The AIF kit bag held all of a soldier’s belongings. Made of strong canvas, the bag was versatile, cheap to produce, easy to carry, took up little room and, if needed, served as a pillow.
Soldiers were issued with their uniform and kit in accordance with the Australian Imperial Force (AIF) Order No. 2 of 26 August 1914 prior to embarking for overseas service. The prescribed uniform included AIF badges, two service jackets, two pairs of breeches, a dungaree jacket and trousers, braces, a field service cap, felt hat, great coat, two pairs of boots, puttees and shoe laces.
The kit comprised two identity discs, two sets of underclothes, socks, basic toiletry items, a field dressing, eating utensils and some small useful items. Each man was responsible for the items issued and regular inspections were carried out to ensure they were in order. While the men were in the lines only absolutely necessary items were carried in haversacks and the bags were placed in kit stores.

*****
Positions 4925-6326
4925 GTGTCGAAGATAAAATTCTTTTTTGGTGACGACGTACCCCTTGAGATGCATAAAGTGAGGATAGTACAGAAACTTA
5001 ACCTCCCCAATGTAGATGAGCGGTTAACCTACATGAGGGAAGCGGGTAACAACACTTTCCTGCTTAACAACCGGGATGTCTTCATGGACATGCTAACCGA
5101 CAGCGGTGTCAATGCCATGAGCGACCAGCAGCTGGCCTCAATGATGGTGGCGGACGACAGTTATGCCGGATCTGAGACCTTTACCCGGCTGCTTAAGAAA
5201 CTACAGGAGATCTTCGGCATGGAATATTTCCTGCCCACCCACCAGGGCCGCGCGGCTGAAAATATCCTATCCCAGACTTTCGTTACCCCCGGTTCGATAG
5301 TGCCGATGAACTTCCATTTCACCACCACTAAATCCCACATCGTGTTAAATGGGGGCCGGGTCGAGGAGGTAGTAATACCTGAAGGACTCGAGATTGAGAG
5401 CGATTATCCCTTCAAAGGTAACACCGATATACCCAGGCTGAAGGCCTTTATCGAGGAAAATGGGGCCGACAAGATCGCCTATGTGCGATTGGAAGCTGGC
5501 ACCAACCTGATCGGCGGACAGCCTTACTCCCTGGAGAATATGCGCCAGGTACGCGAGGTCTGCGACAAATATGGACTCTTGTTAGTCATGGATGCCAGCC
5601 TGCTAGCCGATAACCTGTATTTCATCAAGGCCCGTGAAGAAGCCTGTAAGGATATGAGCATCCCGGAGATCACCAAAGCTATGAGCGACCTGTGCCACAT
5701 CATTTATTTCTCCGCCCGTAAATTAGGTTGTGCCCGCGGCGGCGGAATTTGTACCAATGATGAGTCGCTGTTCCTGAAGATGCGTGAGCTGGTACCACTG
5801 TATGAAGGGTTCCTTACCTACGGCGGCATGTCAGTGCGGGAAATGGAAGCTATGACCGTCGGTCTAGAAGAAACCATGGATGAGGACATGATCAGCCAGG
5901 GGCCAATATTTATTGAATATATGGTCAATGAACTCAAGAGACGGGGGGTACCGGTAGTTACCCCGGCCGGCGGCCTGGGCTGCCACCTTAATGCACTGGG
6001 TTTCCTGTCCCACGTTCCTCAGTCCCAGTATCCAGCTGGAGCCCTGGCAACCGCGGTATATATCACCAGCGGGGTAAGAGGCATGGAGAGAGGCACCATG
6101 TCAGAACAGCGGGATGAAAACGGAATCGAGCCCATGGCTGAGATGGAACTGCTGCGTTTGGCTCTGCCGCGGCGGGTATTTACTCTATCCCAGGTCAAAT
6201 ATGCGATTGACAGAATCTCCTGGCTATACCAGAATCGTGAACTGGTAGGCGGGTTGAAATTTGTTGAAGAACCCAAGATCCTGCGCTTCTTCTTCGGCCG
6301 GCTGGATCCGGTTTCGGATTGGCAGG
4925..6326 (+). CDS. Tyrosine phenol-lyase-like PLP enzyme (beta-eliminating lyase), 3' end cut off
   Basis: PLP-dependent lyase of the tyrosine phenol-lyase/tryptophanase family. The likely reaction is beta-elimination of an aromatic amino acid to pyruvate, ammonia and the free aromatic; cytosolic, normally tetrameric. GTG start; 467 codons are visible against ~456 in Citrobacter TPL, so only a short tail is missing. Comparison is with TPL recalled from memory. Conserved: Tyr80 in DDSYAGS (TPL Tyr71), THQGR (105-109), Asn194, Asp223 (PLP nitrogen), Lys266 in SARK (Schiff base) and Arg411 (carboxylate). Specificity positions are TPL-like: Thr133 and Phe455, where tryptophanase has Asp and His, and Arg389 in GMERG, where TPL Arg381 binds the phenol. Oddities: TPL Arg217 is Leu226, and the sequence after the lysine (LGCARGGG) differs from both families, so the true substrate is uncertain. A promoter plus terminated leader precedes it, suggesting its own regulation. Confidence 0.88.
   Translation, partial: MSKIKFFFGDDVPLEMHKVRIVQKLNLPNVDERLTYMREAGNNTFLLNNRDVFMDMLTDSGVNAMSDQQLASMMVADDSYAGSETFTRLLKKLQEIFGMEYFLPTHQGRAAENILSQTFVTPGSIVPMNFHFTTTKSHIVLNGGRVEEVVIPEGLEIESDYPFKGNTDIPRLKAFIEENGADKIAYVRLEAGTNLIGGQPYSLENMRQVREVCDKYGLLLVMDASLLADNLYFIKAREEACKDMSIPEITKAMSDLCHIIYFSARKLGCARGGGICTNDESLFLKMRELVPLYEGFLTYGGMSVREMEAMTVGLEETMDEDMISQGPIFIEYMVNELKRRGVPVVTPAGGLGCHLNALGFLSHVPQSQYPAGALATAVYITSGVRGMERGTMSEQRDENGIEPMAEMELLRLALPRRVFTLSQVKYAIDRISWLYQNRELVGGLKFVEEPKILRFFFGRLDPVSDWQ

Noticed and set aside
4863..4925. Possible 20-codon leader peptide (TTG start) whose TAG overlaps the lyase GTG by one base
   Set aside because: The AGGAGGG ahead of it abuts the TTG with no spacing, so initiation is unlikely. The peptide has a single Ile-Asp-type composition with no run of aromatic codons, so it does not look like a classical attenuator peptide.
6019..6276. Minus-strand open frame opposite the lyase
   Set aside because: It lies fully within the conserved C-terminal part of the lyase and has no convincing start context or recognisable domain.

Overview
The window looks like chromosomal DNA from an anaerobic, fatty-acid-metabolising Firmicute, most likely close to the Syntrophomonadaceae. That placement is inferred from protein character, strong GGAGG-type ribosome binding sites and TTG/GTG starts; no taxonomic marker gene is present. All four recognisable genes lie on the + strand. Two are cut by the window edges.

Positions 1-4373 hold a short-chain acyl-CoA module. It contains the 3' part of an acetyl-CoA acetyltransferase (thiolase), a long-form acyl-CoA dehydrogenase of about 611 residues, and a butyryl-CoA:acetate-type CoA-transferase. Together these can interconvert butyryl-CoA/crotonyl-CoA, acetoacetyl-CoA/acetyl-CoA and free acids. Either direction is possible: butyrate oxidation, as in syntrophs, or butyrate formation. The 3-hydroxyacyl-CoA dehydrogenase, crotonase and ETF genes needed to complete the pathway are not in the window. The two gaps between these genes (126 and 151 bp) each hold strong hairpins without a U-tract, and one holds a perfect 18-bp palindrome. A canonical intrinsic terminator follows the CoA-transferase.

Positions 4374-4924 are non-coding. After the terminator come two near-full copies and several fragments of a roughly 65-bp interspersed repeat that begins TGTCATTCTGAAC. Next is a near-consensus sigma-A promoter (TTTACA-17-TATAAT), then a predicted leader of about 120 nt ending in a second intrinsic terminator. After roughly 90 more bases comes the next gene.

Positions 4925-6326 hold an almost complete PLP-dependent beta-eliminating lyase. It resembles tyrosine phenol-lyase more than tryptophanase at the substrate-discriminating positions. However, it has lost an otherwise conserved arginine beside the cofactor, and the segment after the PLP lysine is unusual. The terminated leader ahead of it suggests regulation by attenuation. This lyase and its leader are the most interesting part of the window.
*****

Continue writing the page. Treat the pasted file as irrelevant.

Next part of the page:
Driver Charles Berry’s mate Bob originally had enlistment number 1 in the 43rd Battalion until he was transferred to another unit and Charles was given his number. Charles enlisted at Morphettville, South Australia, in February 1916 and embarked from Adelaide on the Afric four months later for overseas service. The 43rd fought in Belgium at the Battle of Messines and later were in action during the Third Battle of Ypres better known as ‘Passchendaele’. In 1918 the unit saw service on the Somme, at places such as Villers-Bretonneux, Hamel, Mont St Quentin and the Hindenburg Line.
Charles with his teams of horses and mules was employed in carting ammunition, water, supplies and equipment to troops in the lines. On 29 September 1918 he received a gunshot wound in the leg and his horse was killed. He was hospitalised and by the time he had recuperated the war had ended. He returned to Australia in May 1919 – with his kitbag that had accompanied him to Egypt, several times to England, France and Belgium!
Port Pirie RSL Club
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